Track Presius Series, Books 1 & 2
by E.E. Giorgi
Published by: Quemazon Publishing
Publication Date: April 5 2014
Number of Pages: 406
Haunted by the girl he couldn’t save in his youth, and the murder he committed to avenge her, Detective Track Presius has a unique gift: the vision and sense of smell of a predator. When a series of apparently unrelated murders reel him into the depths of genetic research, Track feels more than a call to duty. Children are dying — children who, like himself, could have been healthy, and yet something, at some point, went terribly wrong. For Track, saving the innocent becomes a quest for redemption. The only way he can come to terms with his dark past is to understand his true nature.
Chimeras is now a Reader’s Favorite 2014 Book Award Finalist!! Check it out here: Reader’s Favorite.
Read an excerpt:
It was one of those hot summer afternoons, with air made of cobwebs and a glare as sharp as pencils.
“Something’s wrong today,” I said.
“It’s L.A.,” my partner replied. “Something’s always wrong in L.A.”
A few hours later Johnny Carmelo was dead, his brains skewered by the whistling path of one of my bullets. He collapsed on the pavement, a red trickle of blood weeping down his face. They told me they weren’t going to clear me back to duty until the investigation was over. I left the next day. I drove up to the Sierras, camped in my truck, and hunted at night.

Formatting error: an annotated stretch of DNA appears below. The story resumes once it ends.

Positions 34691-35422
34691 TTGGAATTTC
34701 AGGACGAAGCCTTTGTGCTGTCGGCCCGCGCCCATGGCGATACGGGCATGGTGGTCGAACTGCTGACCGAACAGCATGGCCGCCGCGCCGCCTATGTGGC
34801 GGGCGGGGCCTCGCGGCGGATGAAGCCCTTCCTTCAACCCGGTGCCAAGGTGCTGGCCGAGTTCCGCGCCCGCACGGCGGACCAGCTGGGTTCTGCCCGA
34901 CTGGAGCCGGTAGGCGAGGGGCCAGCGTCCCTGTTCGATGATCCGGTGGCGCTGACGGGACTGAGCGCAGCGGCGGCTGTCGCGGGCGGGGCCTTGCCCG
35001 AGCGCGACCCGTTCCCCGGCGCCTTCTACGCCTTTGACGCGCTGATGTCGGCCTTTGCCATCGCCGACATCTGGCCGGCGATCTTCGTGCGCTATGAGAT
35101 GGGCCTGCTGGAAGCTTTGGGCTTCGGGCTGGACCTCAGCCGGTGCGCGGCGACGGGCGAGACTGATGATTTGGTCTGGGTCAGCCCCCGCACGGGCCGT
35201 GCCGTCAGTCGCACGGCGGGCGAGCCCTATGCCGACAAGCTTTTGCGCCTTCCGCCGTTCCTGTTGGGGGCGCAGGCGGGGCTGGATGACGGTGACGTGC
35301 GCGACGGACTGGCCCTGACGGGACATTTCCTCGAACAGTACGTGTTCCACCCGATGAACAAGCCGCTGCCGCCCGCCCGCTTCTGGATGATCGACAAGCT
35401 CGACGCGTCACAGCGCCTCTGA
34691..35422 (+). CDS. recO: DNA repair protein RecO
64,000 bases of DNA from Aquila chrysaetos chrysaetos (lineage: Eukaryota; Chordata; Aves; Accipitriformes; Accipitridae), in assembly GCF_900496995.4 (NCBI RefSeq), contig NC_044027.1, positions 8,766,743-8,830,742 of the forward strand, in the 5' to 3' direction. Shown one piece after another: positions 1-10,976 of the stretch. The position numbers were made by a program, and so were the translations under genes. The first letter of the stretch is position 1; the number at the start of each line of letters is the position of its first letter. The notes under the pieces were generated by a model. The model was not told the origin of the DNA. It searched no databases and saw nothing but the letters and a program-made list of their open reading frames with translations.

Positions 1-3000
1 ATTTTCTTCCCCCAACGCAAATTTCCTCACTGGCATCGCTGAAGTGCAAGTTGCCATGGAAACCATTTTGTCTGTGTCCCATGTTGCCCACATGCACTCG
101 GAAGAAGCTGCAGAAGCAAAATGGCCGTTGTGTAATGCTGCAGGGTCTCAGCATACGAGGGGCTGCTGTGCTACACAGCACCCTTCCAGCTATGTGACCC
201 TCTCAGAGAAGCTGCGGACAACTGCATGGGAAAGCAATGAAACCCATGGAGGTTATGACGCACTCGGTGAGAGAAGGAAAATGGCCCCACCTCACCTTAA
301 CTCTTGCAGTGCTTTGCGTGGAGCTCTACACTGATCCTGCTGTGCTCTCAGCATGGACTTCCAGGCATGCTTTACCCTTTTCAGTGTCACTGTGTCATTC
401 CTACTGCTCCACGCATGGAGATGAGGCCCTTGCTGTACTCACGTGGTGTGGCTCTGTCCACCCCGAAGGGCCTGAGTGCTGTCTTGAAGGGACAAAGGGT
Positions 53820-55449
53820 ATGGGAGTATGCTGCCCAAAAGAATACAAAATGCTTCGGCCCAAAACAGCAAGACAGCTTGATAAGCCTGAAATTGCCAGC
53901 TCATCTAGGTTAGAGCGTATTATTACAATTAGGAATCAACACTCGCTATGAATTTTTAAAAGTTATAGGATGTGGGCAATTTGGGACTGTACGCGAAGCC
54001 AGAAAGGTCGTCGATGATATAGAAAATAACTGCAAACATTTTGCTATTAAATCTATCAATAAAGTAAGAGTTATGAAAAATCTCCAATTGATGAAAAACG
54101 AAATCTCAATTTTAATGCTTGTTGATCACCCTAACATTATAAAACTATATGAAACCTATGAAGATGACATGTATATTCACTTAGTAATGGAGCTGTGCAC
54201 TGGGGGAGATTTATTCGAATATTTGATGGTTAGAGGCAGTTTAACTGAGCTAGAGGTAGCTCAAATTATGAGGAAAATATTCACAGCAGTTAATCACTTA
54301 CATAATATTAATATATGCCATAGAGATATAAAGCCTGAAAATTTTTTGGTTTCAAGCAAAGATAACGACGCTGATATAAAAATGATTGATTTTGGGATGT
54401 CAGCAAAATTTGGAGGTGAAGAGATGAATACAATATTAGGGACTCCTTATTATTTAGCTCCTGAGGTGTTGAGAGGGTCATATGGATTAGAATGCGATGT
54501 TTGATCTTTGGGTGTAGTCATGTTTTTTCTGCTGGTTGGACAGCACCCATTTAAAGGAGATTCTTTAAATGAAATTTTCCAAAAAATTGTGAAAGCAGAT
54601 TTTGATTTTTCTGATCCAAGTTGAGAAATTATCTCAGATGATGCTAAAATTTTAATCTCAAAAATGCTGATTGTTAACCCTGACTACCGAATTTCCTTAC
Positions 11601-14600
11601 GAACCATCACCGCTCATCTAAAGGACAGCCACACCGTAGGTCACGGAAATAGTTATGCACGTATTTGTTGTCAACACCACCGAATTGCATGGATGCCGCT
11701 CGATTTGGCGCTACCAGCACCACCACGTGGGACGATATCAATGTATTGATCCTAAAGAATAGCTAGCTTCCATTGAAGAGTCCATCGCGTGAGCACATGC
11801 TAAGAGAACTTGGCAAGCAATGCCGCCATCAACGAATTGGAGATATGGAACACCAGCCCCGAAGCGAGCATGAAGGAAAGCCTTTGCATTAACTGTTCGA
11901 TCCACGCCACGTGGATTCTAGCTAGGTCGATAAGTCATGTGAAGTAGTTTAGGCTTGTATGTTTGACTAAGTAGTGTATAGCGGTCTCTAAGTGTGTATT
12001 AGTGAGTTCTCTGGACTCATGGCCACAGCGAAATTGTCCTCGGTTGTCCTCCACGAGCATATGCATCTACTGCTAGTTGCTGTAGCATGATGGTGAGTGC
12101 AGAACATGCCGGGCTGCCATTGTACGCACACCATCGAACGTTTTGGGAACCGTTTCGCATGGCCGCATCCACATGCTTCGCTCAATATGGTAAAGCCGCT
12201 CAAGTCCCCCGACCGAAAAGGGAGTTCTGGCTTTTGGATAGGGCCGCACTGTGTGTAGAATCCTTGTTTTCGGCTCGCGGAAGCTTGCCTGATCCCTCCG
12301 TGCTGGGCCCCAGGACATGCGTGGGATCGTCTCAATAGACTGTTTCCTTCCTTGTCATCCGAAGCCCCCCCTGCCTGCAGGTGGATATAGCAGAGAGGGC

There are days I long to disappear in the wild, go back to the predator life I was meant to have. Kill the prey or be killed: it’s in my genes.
A chimera, that’s what I am. And this is my story.
Published by: Quemazon Publishing
Publication Date: 9/2014
Number of Pages: ~410
Dubbed the Byzantine Strangler because of the mysterious mosaic tiles he leaves at the crime scene, a new serial killer is stalking the streets of Los Angeles. Racing to decipher the code encrypted in the tiles before the killer strikes again, Detective Track Presius faces a new challenge: the “awakened” genes that make his vision and olfactory sense so sharp are now taking a toll on his life. When a new set of tiles appears in his own backyard, Track makes a chilling realization: those very same genes that are threatening his life are drawing the Byzantine Strangler closer and closer. The line between hunter and hunted has suddenly blurred. Will Track be the next piece of the mosaic puzzle?
Read an excerpt:
MOSAICS – excerpt
A dark hallway with no windows opened to the right of the foyer. The smells changed—the staleness of a vacant place and the victim’s scent—feminine, ambitious, seductive. The wall displayed wrought iron sconces and a collection of photos of Amy—Amy in her graduation gown, Amy with friends, Amy with her cat. A pretty face, I noticed, whose beauty didn’t distract from an underlining drive for determination.
Her bedroom was orderly. There was a half-empty birth control kit in her nightstand drawer, but no boyfriend in her life, according to the friends and relatives interviewed, only an ex-husband who now lived in Oregon. Toiletries on her vanity table, regular clothes in her closet, a few garments in her drawers that told me she was no nun, but no distinctive masculine scent anywhere. If she shared her bed with somebody, she’d done a good job at hiding it. The sheets smelled clean and freshly washed.